Wednesday, June 23, 2004

14 years old, 2 murder charges

Allegations against boy 'unbelievable, sad'

By Sharon Coolidge and Jane Prendergast
Enquirer staff writers

Cincinnati's youngest accused murderer this year now faces charges in a second killing.

The 14-year-old was charged Tuesday with the shooting death of George Vance, 27, in Over-the-Rhine on May 17 - four days after the other killing he insists he didn't commit.

The boy is scheduled to appear in juvenile court Friday for a hearing on whether he should be tried in adult court on the original charge, the killing of David Hutchinson, 20, near Findlay Market. He'll also be arraigned on the new charge on Friday. Both cases, prosecutors say, started as robberies - Hutchinson was robbed of money, Vance of drugs.

"It's unbelievable, it's a sad commentary on the state of our community," said Hamilton County Prosecutor Mike Allen. "To be involved in two cases of this sort shows that (the boy) has no concern whatsoever for following the law."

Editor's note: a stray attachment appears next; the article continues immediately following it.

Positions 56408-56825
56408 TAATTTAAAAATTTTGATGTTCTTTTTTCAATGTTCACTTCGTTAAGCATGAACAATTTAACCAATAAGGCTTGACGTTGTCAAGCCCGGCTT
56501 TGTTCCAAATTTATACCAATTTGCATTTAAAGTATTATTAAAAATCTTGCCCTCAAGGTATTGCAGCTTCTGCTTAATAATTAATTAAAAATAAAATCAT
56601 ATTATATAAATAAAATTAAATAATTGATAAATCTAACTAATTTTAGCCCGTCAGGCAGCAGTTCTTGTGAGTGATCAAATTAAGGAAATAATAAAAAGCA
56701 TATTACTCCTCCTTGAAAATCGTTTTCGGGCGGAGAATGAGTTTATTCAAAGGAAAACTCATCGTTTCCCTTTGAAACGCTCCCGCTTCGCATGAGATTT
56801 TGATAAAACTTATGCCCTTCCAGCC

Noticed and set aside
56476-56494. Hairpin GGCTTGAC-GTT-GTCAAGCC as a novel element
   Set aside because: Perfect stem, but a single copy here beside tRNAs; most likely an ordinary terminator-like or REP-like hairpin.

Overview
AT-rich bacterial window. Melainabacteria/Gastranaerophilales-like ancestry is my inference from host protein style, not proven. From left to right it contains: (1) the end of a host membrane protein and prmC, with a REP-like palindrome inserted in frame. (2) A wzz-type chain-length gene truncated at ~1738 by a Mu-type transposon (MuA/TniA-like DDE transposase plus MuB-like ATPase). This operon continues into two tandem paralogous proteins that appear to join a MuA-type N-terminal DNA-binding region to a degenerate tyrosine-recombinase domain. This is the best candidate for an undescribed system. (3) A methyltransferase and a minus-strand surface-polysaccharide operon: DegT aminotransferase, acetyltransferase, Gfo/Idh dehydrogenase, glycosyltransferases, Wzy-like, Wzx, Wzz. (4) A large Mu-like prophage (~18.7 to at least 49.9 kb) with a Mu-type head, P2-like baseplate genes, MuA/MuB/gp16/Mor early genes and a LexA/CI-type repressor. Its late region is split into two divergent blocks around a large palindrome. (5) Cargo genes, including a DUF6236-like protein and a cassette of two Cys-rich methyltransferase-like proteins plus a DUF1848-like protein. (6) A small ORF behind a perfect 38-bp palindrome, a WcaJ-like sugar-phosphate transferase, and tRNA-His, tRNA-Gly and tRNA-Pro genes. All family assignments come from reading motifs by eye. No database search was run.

Also Tuesday, detectives announced that they've arrested two other teenagers - both 16 - in the June 8 shooting death in South Cumminsville of Anthony Davis, 48. Davis managed to make it to a Llewellyn Avenue porch, where a resident called 911.

Those two arrests bring to five the number of juveniles charged in five Cincinnati homicides this year. . One of the five suspects, a 17-year-old, remains wanted.In Ohio, 16- and 17-year-olds who are charged with murder are automatically tried in adult court. It's up to a judge whether a 14-year-old or 15-year-old charged with murder is tried in the juvenile system or as an adult. Anyone younger remains in the juvenile criminal justice system.

Hutchinson's sister, LaShaunda Hutchinson, 25, said the system should make an example out of the 14-year-old.

When she heard the boy, whom she knows, was suspected of killing her brother, she called him on his cell phone. She said he admitted to both killings, saying, "Yeah, I had to do what I had to do."

The boy's lawyer, Hamilton County Assistant Public Defender Terry Weber, said he has not talked to his client about the new charge.

"We're ready on Friday to oppose the state's case," he said. "It's still his position that although he was in the vicinity, he had nothing to do with Hutchinson's homicide."


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